Analyzing the Past to Serve Faithfully in the Future
Recently, many friends of mine switched from WhatsApp to Signal for online communication due to concerns about possible privacy issues. At that time, Signal was flooded with new accounts worldwide. Intuitively, I knew that I was going to lose contact with my friends who were using Signal in mainland China. Because its server is located outside the border, these China-resident companions believed that Signal could provide a safe platform to talk about church ministries. But as more and more people jumped on this bandwagon, I knew the Chinese government would soon block it. My prediction came true a few weeks later.
The blocking of Signal by the Chinese government was predictable following the past trajectories of Yahoo, Google, Facebook, and WhatsApp. At first, when the number of users on those platforms was not too great, messages from the West were allowed to pass through. But as each foreign platform grew increasingly popular, restriction became the inescapable fate.
This incident simply reflects that over the years the governing leadership in China has been very consistent. When the ruling government remains unchanged, the pendulum simply swings either a bit more to the right or to the left within a fixed limit. The outcome of certain happenings is often predictable. Along this line of thought, understanding the history of mission and church development in China definitely helps us foresee what Christians will face in Hong Kong’s new normal.
Loving Care Turned into a Historical Burden
When teaching Sunday School, I often use a DVD series about how the gospel was brought into China. Every time I watch it, the lively historical scenes of missionaries making undaunted attempts to knock on the door of China, I am humbled and feel indebted to them. The last episode is particularly impressive as it describes thousands of missionaries coming to China from the time of Robert Morrison till the founding of the People’s Republic of China (1807–1949). Traveling from afar, across rolling oceans, they risked their lives to come to an underdeveloped country, not only for the sake of preaching but for the holistic well-being of the Chinese. Their richness in knowledge intertwined with sacrificial love blossomed into a renewed culture in China through their establishment of the first school for girls, the first tertiary education institute, the first hospital, the first orphanage, the first rehabilitation center, the first laboratory, the first periodical, the first newspaper, even the first team to participate in the Olympic Games, just to name a few breakthroughs.
However, these laudable contributions were met with skepticism among non-believers in the public domain. They suspected that the missionaries were harboring imperialistic ambitions under the cloak of spiritual salvation. The cumulated distrust eventually burst into the Anti-Christian Movement in 1919–1925.1 Scholars have identified several factors that caused the nationwide campaign including the rise of nationalism among the Chinese, the propagation of atheism, and the advocacy of new learning without Christianity. Besides these internal agitations, the instigation of Soviet communists behind the scenes added fuel to the emotional upswing.2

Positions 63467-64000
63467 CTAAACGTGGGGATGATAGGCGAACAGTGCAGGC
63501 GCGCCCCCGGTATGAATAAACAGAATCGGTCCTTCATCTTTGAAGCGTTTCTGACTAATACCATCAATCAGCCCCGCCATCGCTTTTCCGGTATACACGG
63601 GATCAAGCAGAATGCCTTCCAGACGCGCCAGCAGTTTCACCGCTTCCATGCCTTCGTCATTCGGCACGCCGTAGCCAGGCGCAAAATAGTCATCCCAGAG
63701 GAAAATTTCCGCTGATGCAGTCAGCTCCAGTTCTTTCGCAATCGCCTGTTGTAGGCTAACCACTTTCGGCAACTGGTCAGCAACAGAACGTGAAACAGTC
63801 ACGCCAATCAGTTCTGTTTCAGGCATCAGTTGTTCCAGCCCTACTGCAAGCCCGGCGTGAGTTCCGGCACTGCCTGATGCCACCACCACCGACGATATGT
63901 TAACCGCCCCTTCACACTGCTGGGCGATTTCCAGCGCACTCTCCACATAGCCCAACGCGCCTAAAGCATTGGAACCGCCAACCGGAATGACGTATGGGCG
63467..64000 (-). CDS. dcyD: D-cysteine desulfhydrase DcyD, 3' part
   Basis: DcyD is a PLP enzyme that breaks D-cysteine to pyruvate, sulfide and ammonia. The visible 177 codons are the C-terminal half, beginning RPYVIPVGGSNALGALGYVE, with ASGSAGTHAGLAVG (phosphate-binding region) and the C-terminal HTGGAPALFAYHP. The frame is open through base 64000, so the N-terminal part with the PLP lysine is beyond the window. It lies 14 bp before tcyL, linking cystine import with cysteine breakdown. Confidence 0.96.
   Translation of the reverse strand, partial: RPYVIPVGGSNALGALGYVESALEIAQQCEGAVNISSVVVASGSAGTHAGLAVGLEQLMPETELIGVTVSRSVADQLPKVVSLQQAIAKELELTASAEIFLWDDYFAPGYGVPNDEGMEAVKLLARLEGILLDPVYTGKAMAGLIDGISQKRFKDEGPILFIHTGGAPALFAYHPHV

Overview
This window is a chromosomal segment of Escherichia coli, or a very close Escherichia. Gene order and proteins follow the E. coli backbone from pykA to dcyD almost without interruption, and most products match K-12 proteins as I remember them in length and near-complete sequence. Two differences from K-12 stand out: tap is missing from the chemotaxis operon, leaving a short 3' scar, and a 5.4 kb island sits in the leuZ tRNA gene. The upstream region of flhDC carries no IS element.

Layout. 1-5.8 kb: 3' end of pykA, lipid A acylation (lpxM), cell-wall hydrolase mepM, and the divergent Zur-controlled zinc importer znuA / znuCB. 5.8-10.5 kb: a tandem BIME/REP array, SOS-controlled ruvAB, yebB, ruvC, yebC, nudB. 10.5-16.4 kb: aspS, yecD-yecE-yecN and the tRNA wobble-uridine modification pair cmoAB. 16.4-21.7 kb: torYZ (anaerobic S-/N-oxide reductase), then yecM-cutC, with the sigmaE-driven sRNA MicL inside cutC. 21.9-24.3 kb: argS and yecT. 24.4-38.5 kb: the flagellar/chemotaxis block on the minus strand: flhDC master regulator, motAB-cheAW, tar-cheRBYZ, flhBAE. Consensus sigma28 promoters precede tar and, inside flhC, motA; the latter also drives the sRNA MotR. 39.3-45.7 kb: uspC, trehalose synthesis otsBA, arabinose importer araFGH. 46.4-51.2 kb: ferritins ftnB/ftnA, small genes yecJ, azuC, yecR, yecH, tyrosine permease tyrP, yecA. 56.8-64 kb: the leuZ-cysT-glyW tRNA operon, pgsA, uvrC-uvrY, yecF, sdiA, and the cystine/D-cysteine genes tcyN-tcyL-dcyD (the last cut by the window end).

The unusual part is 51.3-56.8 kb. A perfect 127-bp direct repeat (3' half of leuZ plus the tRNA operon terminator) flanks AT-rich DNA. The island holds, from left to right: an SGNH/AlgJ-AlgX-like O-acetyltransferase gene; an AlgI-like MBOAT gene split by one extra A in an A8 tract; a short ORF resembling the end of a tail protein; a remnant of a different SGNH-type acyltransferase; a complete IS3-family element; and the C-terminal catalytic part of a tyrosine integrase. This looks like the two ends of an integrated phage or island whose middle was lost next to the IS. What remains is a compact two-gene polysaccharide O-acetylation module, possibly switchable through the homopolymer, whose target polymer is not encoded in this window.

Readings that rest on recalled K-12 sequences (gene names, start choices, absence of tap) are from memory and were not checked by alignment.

The hostility was not groundless. While almost all missionaries came to China without the prospect of personal benefit or political gain, some exceptional examples aroused public concern:
- Robert Morrison was dedicated to Bible translation, but he also held a position in the East India Company as a translator for the opium trade.
- Peter Parker was passionate for medical mission. However, he was heavily involved in diplomatic affairs on the US side. Parker also played a role in the negotiation of the Treaty of Wangxia which the Chinese considered an unequal treaty.3
- Samuel Wells Williams was at first a missionary. Later he shifted to become the Secretary of the United States Legation to China. Samuel was an active participant in the unequal treaties, too.4
- Charles Gutzlaff acted as a translator and an intelligence agent when the British military charged forward towards the northern heartland.5 He participated in many sessions of negotiations which ended up with the Treaty of Nanking. At the signing of the treaty, he continued to play his dual role as a missionary and a diplomat. He awkwardly handed out copies of the New Testament to each of the Chinese negotiators.6
These short-sighted acts contributed to the misconception that their mission was wielding military power to propagate the Good News.7 Perhaps unknowingly, they held on to their simple faith but without the wisdom to see their actions in the broader sweep of history and thus contributing to the controversies and mistrust that continues to today.8 Although these incidents constitute a minor portion among tens of thousands of commendable ministries, they left indelible marks in history. Based on such blackmarks, the United Front has continued to identify a connection between Christianity and imperialism. Propaganda continues to be used to guard against foreign infiltration through religious activities and foreign funding.
In March this year, news media worldwide overwhelmingly reported the explosive discussion during the diplomatic meeting between China and the US in Alaska. In China, the presentation of this news was eye-catching. A photo of a historical negotiation in Beijing and a picture of the present talk in Alaska and were placed in juxtaposition. The former showed the disadvantaged Chinese diplomatic team being forced to sign the Protocol for the Settlement of the Boxer Rebellion. The latter intended to exemplify China’s quantum leap in negotiation power.9 Interpreting the pictures from another angle, the historical conflict involving foreign powers and missionaries has not been forgotten after 120 years.